Here are the specifics Biden has explained thus far. The plan aims to:
- Expand access to a broad array of long-term services and supports in local settings, including through closing gaps in Medicaid for home- and community-based services. This includes using $450 billion to boost senior care. Some of those funds will be likely be used to increase Medicaid funding to states to eliminate the 800,000-person waiting list for community-based care.
- Establish a long-term care services innovation fund to help expand alternatives to institutional care.
- Support family members or loved ones who do this work unpaid. This includes a $5,000 tax credit for informal caregivers, Social Security credits, and professional and peer support for caregivers of active duty service members and veterans.
Senior home care workforce measures:
- Ensure access to high-quality, affordable child care and offer universal preschool to three-and four-year-olds.
- Make policy changes intended to support caregivers and early childhood educators. Proposed changes are pay increases, benefits access, training and career development. This includes the choice to join a union and bargain collectively, and other work-related rights and protections.
- Add community health workers in underserved communities. The plan makes specific provisions for certain groups, addressing large scale health disparities and the opioid epidemic. Another goal is to remove barriers to fill Veterans Affairs facilities vacancies.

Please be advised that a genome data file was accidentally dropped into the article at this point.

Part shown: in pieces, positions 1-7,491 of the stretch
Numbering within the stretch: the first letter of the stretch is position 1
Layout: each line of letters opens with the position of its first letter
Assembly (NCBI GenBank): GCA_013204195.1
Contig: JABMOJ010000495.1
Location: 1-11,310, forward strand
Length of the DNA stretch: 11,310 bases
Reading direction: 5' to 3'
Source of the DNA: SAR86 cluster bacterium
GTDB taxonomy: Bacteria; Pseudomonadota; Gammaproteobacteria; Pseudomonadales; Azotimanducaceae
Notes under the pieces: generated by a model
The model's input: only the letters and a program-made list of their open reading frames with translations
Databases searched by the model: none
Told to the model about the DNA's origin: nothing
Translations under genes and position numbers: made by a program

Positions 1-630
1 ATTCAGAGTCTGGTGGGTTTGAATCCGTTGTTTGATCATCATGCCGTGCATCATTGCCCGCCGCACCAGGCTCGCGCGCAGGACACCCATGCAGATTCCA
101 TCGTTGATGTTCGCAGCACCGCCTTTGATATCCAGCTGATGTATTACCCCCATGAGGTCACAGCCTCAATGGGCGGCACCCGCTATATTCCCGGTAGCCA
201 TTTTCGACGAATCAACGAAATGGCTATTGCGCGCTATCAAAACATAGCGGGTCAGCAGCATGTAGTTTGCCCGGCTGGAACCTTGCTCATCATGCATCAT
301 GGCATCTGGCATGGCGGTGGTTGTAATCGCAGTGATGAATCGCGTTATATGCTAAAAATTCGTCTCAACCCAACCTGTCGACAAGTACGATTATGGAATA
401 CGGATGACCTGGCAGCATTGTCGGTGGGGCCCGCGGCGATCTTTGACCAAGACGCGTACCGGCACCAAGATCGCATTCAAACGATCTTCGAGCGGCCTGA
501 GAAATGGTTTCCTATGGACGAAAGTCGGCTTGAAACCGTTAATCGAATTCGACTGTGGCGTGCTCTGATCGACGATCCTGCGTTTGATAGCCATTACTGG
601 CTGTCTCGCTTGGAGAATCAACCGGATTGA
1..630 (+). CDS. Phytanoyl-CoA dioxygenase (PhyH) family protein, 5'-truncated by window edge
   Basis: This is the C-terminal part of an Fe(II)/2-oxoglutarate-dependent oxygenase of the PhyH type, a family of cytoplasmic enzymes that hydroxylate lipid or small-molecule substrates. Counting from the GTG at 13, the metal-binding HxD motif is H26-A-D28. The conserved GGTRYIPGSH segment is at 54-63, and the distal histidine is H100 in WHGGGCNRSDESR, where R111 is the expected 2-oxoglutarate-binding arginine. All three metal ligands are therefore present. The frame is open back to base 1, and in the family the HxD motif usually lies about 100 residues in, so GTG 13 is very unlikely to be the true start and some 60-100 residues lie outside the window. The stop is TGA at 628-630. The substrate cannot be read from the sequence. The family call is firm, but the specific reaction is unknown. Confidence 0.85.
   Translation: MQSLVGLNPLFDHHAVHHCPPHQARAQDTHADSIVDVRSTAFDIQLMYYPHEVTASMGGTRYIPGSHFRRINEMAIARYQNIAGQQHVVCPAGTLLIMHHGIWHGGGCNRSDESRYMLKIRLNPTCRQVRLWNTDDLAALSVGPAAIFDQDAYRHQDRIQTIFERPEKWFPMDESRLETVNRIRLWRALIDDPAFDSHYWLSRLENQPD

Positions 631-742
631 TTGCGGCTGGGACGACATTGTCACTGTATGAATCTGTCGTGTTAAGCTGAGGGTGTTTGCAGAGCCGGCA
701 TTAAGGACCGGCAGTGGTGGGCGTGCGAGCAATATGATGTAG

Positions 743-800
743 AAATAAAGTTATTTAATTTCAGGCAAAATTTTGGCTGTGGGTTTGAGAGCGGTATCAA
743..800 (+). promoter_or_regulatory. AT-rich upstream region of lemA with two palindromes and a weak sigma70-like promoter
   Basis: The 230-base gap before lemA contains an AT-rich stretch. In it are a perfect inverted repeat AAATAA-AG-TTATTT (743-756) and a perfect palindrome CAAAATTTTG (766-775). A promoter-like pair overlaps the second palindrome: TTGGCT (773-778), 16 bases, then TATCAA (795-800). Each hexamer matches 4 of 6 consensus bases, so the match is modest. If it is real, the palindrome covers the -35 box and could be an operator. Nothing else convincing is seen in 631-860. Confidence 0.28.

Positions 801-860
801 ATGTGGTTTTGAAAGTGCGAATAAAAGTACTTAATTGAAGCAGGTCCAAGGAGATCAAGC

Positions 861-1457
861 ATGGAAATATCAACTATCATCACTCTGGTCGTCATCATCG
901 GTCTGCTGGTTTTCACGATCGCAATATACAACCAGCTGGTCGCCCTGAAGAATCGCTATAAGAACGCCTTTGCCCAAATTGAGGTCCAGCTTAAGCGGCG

- Engage in a national strategy to recruit, retain, and empower nursing professionals.
What does Biden’s plan for senior home care and caregiver support mean for you?
This will take some time to know. However, we hope there will be some relief for caregivers. If Medicaid waiting lists can be reduced, many families will be positively impacted. Critics worry about the cost of the plan or say it doesn’t go far enough. And some provisions, like unionization of workers and wage increases, may have unintended consequences. Stay tuned here on our blog and on our social media channels for updates and details.